Two weeks ago, when Khalid Sheikh Mohammed and four other “high-value detainees” were arraigned at Guantánamo, in preparation for their forthcoming trial by military commission, they brought to eight the number of “high-value detainees” tried, put forward for trials or having agreed to a plea deal to avoid a trial and secure a reduced sentence.
In total, 16 “high-value detainees” have been sent to Guantánamo — 14 in September 2006, another in 2007 and another in 2008. One, Ahmed Khalfan Ghailani, was tried and convicted in federal court in New York in 2010, another, Majid Khan, accepted a plea deal in February this year, and Khalid Sheikh Mohammed and his four co-defendants join another prisoner, Abd al-Rahim al-Nashiri, in the slow-moving queue for military commission trials at Guantánamo.
But what of the other eight? Are there any plans to try them? Or is the Obama administration happy for them to be held for the rest of their lives without charge or trial — a confirmation, if any were needed, that indefinite detention without charge or trial has, through Guantánamo, become normalized? Read the rest of this entry »
Law-abiding US citizens have been appalled that Jose Rodriguez, the director of the CIA’s National Clandestine Service until his retirement in 2007, was invited onto CBS’s “60 Minutes” program last weekend to promote his book Hard Measures: How Aggressive CIA Actions After 9/11 Saved American Lives, in which he defends the use of torture on “high-value detainees” captured in the Bush administration’s “war on terror,” even though that was — and is — illegal under US and international law.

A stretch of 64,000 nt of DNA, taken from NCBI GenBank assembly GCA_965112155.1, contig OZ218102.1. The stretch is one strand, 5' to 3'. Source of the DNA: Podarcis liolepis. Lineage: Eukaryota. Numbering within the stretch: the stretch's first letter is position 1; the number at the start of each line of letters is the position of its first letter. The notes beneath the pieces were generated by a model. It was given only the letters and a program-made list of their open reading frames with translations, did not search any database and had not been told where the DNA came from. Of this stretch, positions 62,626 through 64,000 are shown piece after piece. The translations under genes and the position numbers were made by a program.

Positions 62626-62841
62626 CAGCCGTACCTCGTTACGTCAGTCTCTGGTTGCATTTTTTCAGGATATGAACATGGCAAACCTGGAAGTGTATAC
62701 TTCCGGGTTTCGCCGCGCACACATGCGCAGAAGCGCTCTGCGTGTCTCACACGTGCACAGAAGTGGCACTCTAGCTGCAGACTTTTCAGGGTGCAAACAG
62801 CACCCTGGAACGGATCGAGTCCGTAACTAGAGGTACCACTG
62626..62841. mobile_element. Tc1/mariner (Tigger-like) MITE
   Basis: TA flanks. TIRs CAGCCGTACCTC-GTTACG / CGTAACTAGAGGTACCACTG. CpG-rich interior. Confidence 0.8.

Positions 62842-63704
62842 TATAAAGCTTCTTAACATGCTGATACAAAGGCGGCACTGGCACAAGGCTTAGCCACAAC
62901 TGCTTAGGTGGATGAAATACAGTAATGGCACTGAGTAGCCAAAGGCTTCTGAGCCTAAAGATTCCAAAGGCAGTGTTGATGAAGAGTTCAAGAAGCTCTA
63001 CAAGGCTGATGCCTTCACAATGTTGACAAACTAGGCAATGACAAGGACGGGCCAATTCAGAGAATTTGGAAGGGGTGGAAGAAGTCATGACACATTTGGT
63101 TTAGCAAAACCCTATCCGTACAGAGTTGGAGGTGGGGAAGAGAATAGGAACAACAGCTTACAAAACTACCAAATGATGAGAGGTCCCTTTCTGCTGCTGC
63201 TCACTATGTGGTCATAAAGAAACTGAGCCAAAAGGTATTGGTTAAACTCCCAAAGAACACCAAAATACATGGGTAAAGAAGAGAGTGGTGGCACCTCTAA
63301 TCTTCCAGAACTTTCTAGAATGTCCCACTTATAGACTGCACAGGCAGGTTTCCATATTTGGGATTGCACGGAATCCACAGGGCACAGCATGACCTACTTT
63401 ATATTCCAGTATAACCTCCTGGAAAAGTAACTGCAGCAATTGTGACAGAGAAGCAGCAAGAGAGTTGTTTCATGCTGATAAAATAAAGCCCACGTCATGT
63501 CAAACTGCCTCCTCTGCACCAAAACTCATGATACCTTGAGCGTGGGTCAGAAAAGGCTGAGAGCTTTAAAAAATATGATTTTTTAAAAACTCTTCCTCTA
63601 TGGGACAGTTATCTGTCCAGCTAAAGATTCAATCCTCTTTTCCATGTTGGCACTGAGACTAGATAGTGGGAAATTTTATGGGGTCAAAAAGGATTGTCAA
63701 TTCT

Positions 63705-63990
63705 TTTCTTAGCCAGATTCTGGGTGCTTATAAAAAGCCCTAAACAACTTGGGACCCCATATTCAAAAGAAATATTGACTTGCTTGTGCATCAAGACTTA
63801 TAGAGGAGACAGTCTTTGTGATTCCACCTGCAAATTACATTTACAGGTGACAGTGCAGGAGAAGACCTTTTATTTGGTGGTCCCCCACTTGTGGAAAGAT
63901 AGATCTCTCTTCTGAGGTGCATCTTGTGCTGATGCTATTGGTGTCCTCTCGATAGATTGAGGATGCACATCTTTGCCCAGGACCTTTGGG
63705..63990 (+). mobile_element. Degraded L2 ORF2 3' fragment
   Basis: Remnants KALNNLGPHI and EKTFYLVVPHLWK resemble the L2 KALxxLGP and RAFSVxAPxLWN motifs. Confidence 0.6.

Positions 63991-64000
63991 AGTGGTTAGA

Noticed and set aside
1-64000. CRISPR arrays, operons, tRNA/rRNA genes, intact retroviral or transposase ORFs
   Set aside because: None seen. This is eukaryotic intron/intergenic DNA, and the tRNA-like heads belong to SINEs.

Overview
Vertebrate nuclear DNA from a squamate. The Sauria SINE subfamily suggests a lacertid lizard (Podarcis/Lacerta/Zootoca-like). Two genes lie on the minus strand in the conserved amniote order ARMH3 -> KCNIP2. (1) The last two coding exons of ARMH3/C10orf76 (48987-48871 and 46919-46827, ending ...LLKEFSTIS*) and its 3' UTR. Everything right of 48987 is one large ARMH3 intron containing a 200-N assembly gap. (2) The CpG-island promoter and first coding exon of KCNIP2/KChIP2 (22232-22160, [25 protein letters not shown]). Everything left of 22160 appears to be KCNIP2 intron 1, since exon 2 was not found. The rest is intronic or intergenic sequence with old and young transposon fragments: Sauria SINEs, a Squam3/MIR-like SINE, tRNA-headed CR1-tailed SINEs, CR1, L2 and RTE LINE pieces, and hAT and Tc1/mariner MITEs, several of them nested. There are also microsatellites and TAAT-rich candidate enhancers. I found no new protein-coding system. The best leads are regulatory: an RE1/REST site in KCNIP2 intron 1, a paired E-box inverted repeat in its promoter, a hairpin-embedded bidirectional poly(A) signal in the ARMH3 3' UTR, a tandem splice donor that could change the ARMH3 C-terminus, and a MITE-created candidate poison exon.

Rodriguez joins an elite club of war criminals — including George W. Bush, Dick Cheney and Donald Rumsfeld — who, instead of being prosecuted for using torture, or authorizing its use, have, instead, been allowed to write books, go on book tours and appear on mainstream TV to attempt to justify their unjustifiable actions.
All claim to be protected by the “golden shield” offered by their inside man, John Yoo, part of a group of lawyers who aggressively pushed the lawlessness of the “war on terror.” Abusing his position as a lawyer in the Justice Department’s Office of Legal Counsel, whose mandate is to provide impartial legal advice to the executive branch, Yoo instead attempted to redefine torture and approved its use — including the use of waterboarding, an ancient torture technique and a form of controlled drowning — on an alleged “high-value detainee,” Abu Zubaydah, in two memos, dated August 1, 2002, that will forever be known as the “torture memos.” Read the rest of this entry »
Investigative journalist, author, filmmaker, photographer and Guantanamo expert
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